Such processing makes a sharp contrast along the configuration of the image, emphasizing the contrast of the reproduced image. The image data subjected to the edge emphasizing is supplied to the printer unit through a logarithmic conversion unit 4127 and a masking conversion unit 4128. The logarithmic conversion unit 4127 is for light-to-density conversion while the masking conversion unit 4128 is for the optimum correlated color correction.

That's all for the description of signal processing unit of the pixel train 4100.

Next, a signal processing system of the pixel train 4101 is described. This signal processing system is essentially similar to those of the pixel train 4100 except that it has no edge emphasis circuit because reproduction of the image is not a goal of this system.

The data supplied from a shading correction circuit 4124 b is sent to a signal comparison circuit 4126. Other inputs of the signal comparison circuit 4126 are connected to the edge emphasis circuit 4125. It is noted that, as apparent from FIG. 39, the notable pixel in the edge emphasis circuit 4125 corresponds to the data of the (n−2)-th line. To compare the data of the pixel train 4100 with that of the pixel train 4101, a line buffer is required to compensate distance between them by two lines as shown in FIG. 34. However, the edge emphasis is made on the pixel train 4100, so that the reading data for the same portion on the original are provided.

The signal comparison circuit 4126 compares the pixel data of the pixel train 4100 with that of the pixel train 4101 to supply the comparison result to the CPU (which is not shown in this figure).

In comparing the signals, calculated is a sum of the number of the pixels satisfying:

IR−R<k 1,

R>G,

and

R>B,

where k1 is a constant. When the calculation result exceeds the predetermined number of the pixels, the CPU controls to interrupt immediately copying of the original.

<Ninth Embodiment>

According to this embodiment, the wavelengths to be read by the pixel train 4101 is 700 nm or longer. However, as shown in FIG. 28, the spectral distribution of an infrared absorbing painting exhibits gradually increased reflectance at or longer than 900 nm. Depending on the light source used, the spectral energy may spread to the region with the wavelengths of 1000 nm or longer. To use the light source of the type described makes it difficult to determine absorption due to the unnecessary energy at the region with the wavelengths of 900 nm or longer. With this respect, the pixel train 4101 is preferable to have a far-infrared cutoff filter that has the characteristic as shown in FIG. 40.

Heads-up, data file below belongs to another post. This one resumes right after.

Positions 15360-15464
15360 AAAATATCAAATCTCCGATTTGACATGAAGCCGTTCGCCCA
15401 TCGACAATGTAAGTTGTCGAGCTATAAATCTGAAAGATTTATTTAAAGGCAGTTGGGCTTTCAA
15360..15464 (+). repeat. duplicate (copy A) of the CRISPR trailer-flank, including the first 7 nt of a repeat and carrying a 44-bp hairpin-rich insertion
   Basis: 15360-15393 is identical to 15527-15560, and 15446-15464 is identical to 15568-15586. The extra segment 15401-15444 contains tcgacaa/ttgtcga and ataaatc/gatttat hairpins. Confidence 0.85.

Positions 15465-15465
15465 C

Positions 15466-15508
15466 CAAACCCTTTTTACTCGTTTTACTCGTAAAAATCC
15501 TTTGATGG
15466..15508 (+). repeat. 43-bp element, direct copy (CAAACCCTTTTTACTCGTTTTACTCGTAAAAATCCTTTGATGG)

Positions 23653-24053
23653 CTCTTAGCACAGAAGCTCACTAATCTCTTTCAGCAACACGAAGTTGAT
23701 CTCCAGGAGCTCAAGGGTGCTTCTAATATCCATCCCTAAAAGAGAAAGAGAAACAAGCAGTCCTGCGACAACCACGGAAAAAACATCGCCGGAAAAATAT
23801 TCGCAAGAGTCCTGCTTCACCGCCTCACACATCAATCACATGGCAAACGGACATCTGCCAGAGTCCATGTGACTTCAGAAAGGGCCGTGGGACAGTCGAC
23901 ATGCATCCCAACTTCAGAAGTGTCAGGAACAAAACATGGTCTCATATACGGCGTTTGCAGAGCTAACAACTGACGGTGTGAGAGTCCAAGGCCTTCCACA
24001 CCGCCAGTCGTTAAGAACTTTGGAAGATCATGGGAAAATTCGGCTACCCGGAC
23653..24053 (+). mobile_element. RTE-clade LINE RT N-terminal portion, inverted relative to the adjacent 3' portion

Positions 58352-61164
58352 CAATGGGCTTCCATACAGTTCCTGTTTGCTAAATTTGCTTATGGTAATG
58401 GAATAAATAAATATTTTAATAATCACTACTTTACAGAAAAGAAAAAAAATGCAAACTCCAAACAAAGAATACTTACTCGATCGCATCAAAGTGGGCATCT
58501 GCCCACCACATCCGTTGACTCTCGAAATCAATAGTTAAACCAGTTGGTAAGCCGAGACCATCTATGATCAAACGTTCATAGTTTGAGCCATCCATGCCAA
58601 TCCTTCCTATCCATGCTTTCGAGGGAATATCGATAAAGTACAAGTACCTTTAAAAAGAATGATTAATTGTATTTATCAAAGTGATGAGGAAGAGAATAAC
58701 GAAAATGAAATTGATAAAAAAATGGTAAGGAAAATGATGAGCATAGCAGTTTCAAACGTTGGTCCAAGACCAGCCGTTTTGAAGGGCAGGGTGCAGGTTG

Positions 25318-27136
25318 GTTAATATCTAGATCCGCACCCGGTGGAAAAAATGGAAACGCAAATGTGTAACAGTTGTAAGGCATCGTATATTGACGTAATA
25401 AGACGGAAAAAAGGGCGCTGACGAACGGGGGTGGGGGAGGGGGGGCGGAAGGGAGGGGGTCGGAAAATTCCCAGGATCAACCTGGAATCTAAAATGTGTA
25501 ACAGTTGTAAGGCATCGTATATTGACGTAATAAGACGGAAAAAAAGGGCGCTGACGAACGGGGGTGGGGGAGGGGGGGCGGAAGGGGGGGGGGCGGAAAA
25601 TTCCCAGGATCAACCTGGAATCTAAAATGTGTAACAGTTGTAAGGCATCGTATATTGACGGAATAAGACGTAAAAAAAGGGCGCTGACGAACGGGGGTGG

For the pixel train 4100, the far-infrared cutoff filter may be arranged at any adequate location within the optical path because the far-infrared radiation has already cut off by the filters deposited on the surface of the pixels. For example, the far-infrared cutoff filter may be advantageously arranged in front of and back of the lens 4209. With such arrangement, the filter can be replaced or changed readily when the fluorescent characteristic of a fluorescent paint printed later on the original.

<Tenth Embodiment>

While the this embodiment has thus been described in conjunction that the line positions of the pixel trains 4100 and 4101 are corrected by using the FIFO applied to the five-by-five edge emphasis circuit, this embodiment is applies alternative design. For example, the FIFO may be replaced with an image processing circuit implementing an FIFO for error diffusion processing or so on. The FIFO may be provided only for the line position correction.

<Eleventh Embodiment>

According to this embodiment, judgment of the pattern is made only by means of signal comparison by the signal comparison circuit. However, the pattern matching may be made on the basis of a shape of the image extracted as a result of signal comparison, thereby to control copying of the original. In such a case, a pattern matching circuit becomes large and complex but it is possible to determine type of the original according to the shape of it. Accordingly, alternative or selectable control can be provided allowing to copy, for example, a company document using a pass-word while prohibiting to copy the valuable securities or the like.

A solid image pick-up device may be, other than the above mentioned charged coupled device (CCD), MOS or amplifying device where a capacity load (electrode) is connected to the emitter of a photo-transistor as disclosed in U.S. Pat. No. 4,791,469 to Tadahiro OHMI and Nobuyoshi TANAKA.

As mentioned above, it is possible to detect formed patterns in a high accuracy by means of forming on the copy prohibited original a predetermined pattern with the color material obtained by applying the infrared absorbing characteristic to color having no infrared absorbing characteristic, thereby reading the original by the device comprising infrared radiation reading means in the copying machine.

<Twelfth Embodiment>

In Japanese Patent Application No. 5-15095, assigned to the same applicant as the present invention, a device is suggested that refers a specific mark and the ground portion therearound to discriminate the specific mark under the condition where the mark and the ground are substantially same in color to each other while are significantly different from each other about the signal values regarding to the infrared information reading.